Women on boards: UK closing on FTSE 100 target


writes the Daily Telegraph’s deputy women’s editor, Louisa Peacock.

Britain's largest 100 companies need to recruit just 66 more women if they are to meet a UK target to get more women on boards by 2015, the government has said, as the number of female directors increases.

Vince Cable, the business secretary, said that 19% of FTSE 100 board directors are female, up from 17.4% in May this year – and a rise of 6.5% from February 2011, when Lord Davies began monitoring the number for the government.

The “encouraging” progress shows that the UK’s biggest companies are striving to improve gender diversity at the very top of business, Mr Cable said, adding it was a good sign the UK would meet its voluntary target to increase the number of women on boards of listed companies to 25% by 2015.

“With today’s encouraging figures, I am confident we can get over the finish line,” he said.  “Businesses are clearly still striving to get the right mix of talent around their boardroom table and we must not lose that momentum.”

However, of the total make-up of women on boards, almost a quarter (23.8%) are non-executive directors, while just 6.1% are executive directors – those holding ‘core’ board posts such as finance director or chief executive, according to Department for Business figures.

The statistics will fuel worries that companies – under pressure to recruit more women – have chosen the ‘easier’ option of filling non-executive posts with external women, some of whom are already NEDs on other company boards, rather than nurturing and developing female employees into senior management roles and tackling the leaky pipeline of talent, where many women leave the workplace altogether after maternity leave.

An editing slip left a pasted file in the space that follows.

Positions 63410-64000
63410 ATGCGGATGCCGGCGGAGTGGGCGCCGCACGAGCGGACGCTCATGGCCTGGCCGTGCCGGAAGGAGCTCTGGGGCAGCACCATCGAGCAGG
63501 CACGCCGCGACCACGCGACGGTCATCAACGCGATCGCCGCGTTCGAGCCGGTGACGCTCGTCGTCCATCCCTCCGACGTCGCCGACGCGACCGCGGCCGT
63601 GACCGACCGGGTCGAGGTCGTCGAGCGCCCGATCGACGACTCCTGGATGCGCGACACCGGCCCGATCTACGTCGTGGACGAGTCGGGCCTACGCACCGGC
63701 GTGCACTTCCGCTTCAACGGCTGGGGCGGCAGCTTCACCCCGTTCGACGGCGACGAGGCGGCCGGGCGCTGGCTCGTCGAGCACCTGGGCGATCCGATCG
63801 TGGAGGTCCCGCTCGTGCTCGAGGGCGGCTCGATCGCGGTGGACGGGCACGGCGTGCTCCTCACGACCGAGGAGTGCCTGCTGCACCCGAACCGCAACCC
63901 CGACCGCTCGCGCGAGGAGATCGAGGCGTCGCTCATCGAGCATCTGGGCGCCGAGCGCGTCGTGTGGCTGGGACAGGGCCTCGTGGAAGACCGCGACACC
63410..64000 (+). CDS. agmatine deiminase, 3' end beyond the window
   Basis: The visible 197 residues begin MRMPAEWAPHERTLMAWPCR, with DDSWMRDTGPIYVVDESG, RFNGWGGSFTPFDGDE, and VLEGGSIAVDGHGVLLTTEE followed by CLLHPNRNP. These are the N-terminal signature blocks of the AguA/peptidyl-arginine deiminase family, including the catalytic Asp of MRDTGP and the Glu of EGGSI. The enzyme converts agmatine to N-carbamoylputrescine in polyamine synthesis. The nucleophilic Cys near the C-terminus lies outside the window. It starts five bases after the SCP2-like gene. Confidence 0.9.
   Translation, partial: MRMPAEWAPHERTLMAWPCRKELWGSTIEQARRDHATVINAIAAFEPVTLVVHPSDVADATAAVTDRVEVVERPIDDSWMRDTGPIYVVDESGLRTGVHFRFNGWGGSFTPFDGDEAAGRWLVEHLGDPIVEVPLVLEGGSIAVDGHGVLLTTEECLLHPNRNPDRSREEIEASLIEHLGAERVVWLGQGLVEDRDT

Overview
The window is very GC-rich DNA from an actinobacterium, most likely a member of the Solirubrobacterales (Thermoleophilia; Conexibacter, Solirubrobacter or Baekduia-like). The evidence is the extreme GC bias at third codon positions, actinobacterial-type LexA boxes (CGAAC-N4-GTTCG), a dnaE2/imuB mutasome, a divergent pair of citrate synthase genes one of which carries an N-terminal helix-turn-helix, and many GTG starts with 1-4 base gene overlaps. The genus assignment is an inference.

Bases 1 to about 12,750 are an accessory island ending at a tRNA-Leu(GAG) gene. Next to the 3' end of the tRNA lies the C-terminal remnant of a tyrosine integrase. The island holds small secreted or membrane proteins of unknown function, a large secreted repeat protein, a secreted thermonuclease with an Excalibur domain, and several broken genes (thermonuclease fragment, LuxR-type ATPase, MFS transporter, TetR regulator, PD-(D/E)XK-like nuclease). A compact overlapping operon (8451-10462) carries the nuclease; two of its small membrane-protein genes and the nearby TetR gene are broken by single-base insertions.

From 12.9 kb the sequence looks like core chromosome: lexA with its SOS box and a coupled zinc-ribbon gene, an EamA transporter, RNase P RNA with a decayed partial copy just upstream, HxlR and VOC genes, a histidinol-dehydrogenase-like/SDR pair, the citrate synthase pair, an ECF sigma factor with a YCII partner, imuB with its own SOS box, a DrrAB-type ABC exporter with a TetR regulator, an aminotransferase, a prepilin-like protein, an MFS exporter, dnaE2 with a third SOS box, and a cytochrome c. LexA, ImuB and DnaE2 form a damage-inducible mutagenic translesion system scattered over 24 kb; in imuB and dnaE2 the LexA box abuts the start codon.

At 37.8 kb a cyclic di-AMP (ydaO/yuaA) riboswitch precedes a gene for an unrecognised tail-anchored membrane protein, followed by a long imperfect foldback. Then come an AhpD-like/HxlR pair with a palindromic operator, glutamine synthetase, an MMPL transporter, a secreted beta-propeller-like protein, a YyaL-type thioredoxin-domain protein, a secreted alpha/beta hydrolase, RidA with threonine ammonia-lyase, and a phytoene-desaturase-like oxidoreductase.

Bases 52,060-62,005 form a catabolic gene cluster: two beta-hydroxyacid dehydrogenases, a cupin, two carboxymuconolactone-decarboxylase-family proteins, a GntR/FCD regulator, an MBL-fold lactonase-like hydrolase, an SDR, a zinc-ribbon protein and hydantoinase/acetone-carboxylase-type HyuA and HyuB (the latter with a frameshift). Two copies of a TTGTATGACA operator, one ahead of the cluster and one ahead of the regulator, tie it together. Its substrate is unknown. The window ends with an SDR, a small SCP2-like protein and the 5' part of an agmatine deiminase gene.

Mr Cable said: “Appointing more women as non-executive directors is not an end in itself.  This is about more talented women getting executive experience, so that they will not only advise, but run this country’s great companies.”

Lord Davies, the former trade minister who has led the inquiry into the lack of women on boards, also pointed out that the number of all-male boards in the FTSE 100 had increased in the last six months, proving this was no time to get “complacent” and assume the fight for gender balance was over.

95 of the FTSE 100 company boards had women on them in May, down to 94 in October.  It may have fallen further, had it not been for the merger of Glencore and Xstrata, which created an extra slot in the FTSE 100 that was filled by easyJet – and its female CEO Carolyn McCall.

“We have still got a long way to go but at least these numbers are moving in the right direction after stalling earlier in the year,” Lord Davies said.  He said chairmen are “making real efforts” to find and appoint capable women to their boards.  “We have now moved to a place where it is unacceptable for the voice of women to be absent from the boardroom,” he said.

In the FTSE 250, 14.9% of directors are female, up from 13.8% in May this year, and from 7.8% in February 2011.  However, the non-executive/executive divide persists, with the majority of appointments being in the former category.

This article was originally featured on www.telegraph.co.uk/women/womens-business.

This article was originally featured on telegraph.co.uk/finance/jobs

Wednesday, 9 October 2013

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